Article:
Scientists are probing the depths of the Ottawa River to solve a mystery about the crucial relationship between an endangered species of mussel and a giant, ancient fish.
The river is home to the Hickorynut mussel, which was officially designated an endangered species in Canada in August 2019.
In hopes of raising awareness of the threatened species and to better understanding its life cycle, the Ottawa Riverkeeper organization undertook a project in 2019 with Dr. André Martel, a biologist from the Canadian Museum of Nature.
The Riverkeeper, an advocacy group dedicated to the protection of the Ottawa River watershed, is supporting an investigation into the presence of the Hickorynut and its host fish, the iconic lake sturgeon.
The Riverkeeper researchers have participated in multiple dives with Martel and his team, specifically in the Lac Coulonge reach of the river near Pembroke.
Katy Alambo, a Riverkeeper biologist who works on the organization’s biodiversity and endangered species files, said Hickorynut mussels prefer deeper waters with with a sandy riverbed so the mussels can bury themselves in it.
“I do not know of any other place in the country where you go diving and within 25-30 minutes, you collect a bag of (Hickorynut mussels),” said Martel.
Like every other freshwater mussel, the Hickorynut needs a host fish to help with their growth. Alambo explained that the mussels produce larvae, a tiny, immature form of the species, which attach themselves to the gills of their host fish. From the gills, the larvae get nutrients to grow before detaching from the fish once the maturing mussel is capable of collecting its own food.
The fish that the Hickorynut depends on is almost certainly the lake sturgeon, scientists believe. They are the biggest freshwater fish in Canada, reaching two metres in length and topping 180 kilograms. They are “kind of like dinosaur fish. They live to be 100 years old — so they are a really cool species,” said Martel.
Although the link is extremely likely, the life-cycle connection between Hickorynut mussels and the Lake Sturgeon has yet to be confirmed. This is where Martel and his team comes in, in collaboration with renowned Canadian diver Jill Heinerth.
Martel said the Hickorynut is always found in rivers that also have lake sturgeon. The lake sturgeon is a migratory fish that stays within the river, and does not reach the ocean.
This means that it “needs freedom, it needs free roaming areas,” said Martel.
The sturgeon migrates upstream to spawn, and then moves downstream for the rest of the year. A bottom feeder, it mainly eats snails and clams found on the riverbed.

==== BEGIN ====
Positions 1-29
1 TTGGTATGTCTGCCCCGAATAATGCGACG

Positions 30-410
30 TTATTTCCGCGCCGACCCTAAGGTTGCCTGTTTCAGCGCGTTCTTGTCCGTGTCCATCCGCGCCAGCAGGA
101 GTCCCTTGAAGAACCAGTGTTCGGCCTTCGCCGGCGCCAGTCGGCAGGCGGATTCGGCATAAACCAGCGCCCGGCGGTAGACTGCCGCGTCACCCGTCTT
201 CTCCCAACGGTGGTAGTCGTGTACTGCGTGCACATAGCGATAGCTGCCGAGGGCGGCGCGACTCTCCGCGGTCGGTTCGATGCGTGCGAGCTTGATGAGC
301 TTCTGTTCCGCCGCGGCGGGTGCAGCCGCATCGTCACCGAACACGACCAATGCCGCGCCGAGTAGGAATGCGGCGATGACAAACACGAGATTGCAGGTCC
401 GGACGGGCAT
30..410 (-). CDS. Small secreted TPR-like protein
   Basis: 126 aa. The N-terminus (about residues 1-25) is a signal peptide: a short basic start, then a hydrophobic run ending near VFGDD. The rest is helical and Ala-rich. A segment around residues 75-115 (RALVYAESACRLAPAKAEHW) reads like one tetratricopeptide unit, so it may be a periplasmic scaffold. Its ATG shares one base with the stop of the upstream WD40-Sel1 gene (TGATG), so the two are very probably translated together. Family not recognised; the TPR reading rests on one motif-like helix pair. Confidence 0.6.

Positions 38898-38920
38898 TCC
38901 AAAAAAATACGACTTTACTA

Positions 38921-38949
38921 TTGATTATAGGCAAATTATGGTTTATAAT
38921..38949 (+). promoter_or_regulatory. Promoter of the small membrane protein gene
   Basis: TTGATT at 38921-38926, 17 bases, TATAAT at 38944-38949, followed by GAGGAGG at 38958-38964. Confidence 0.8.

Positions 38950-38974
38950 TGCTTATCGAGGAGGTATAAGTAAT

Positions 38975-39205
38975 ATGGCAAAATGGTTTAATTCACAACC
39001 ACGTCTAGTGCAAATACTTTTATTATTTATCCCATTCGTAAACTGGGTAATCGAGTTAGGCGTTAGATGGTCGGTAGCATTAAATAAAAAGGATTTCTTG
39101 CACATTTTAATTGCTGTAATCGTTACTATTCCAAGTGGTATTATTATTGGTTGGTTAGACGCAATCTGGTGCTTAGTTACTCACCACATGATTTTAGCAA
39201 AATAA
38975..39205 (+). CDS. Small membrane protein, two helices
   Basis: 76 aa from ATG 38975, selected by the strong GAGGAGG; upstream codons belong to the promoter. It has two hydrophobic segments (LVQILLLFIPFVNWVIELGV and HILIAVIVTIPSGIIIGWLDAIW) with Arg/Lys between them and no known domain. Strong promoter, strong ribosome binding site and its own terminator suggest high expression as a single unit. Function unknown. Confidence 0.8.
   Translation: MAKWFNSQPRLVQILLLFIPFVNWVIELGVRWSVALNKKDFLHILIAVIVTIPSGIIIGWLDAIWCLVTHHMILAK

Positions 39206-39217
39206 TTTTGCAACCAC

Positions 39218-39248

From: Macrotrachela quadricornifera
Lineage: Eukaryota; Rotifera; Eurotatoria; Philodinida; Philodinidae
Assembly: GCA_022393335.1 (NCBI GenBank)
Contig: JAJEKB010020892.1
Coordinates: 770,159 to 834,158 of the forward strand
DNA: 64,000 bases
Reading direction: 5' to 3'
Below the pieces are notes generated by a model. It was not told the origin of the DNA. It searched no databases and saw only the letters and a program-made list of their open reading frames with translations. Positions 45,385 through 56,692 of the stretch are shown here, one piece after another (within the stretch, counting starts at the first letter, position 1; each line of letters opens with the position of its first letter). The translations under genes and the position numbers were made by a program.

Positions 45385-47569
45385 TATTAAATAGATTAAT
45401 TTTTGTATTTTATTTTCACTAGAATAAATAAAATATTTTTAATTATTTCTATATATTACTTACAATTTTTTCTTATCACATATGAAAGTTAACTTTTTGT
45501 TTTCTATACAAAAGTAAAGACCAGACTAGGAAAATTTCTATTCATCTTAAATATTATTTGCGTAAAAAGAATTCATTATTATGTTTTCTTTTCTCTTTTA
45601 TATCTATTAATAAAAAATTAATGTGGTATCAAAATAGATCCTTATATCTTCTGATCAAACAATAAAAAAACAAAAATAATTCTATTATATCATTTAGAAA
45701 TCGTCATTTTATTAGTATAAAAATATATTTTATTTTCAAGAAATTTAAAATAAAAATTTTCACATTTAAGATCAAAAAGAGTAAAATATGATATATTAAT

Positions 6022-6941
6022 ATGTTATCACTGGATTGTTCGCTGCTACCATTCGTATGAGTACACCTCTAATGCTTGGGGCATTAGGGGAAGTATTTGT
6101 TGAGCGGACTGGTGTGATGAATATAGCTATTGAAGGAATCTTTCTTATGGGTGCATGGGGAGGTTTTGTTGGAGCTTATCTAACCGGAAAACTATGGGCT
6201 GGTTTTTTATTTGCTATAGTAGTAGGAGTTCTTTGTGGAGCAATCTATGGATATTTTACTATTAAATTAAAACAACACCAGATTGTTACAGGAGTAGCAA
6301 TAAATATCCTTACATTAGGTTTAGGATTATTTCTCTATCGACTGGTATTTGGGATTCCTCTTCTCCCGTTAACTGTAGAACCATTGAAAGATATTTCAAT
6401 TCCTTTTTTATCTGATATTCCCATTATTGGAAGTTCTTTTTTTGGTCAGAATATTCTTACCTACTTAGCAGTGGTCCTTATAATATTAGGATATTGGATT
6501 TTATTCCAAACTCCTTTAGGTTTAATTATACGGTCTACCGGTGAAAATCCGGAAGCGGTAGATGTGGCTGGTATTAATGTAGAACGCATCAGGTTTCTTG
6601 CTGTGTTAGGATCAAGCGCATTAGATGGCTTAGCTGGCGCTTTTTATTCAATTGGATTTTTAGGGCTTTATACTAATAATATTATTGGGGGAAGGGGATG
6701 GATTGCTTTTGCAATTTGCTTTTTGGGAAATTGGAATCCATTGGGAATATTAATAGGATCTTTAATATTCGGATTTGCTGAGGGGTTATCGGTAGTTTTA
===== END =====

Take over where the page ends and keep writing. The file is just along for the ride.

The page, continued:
But with the construction of dams, poor water quality in some areas, and harvesting over the years, the lake sturgeon has become a species at risk in Ontario, according to a provincial government website.
“I think any reduction in those species can have cascading effects. You never know what can happen down the road.”— Katy Alambo, biologist, Ottawa Riverkeeper
Despite this, lake sturgeon populations are “doing particularly well” in the Lac Coulonge reach of the Ottawa River, said Martel. This is also where Riverkeeper researchers and Martel have gone on multiple expeditions to observe the Hickorynut mussel, where they discovered large populations of the species.
Martel’s team is aiming is to confirm the connection between the two species, and they have already achieved a lot of progress. They have succeeded in discovering mussel larvae on the gills of a live, wild lake sturgeon — a powerful clue.
Martel said the find is “our first detection ever of freshwater mussel larvae attached to the gills of this fish.”
The discovery and the ongoing research will help build a plan for the protection of the endangered Hickorynut.
Why is this mussel so important? “As soon as there is an animal in the ecosystem, it serves a purpose,” said Alambo, adding that mussels are good ecological indicators of changes in an ecosystem.
Alambo added that mussels have the ability to improve the water quality of the river by filtering toxins from the water.
“I think any reduction in those species can have cascading effects,” she said. “You never know what can happen down the road.”
Mussels are beneficial to the river, but they can also be beneficial in teaching us a lesson about interconnectedness. Heinerth said COVID-19 has shown everyone that “humanity is connected. We cannot ignore things occurring on the other side of the planet and think that they will not affect us.”
She added: “Now that we have shared this profound experience, we can hardly look away from global water issues without recognizing that damage to the environment, even on the far side of the earth, could affect our natural resources, health and survival here.”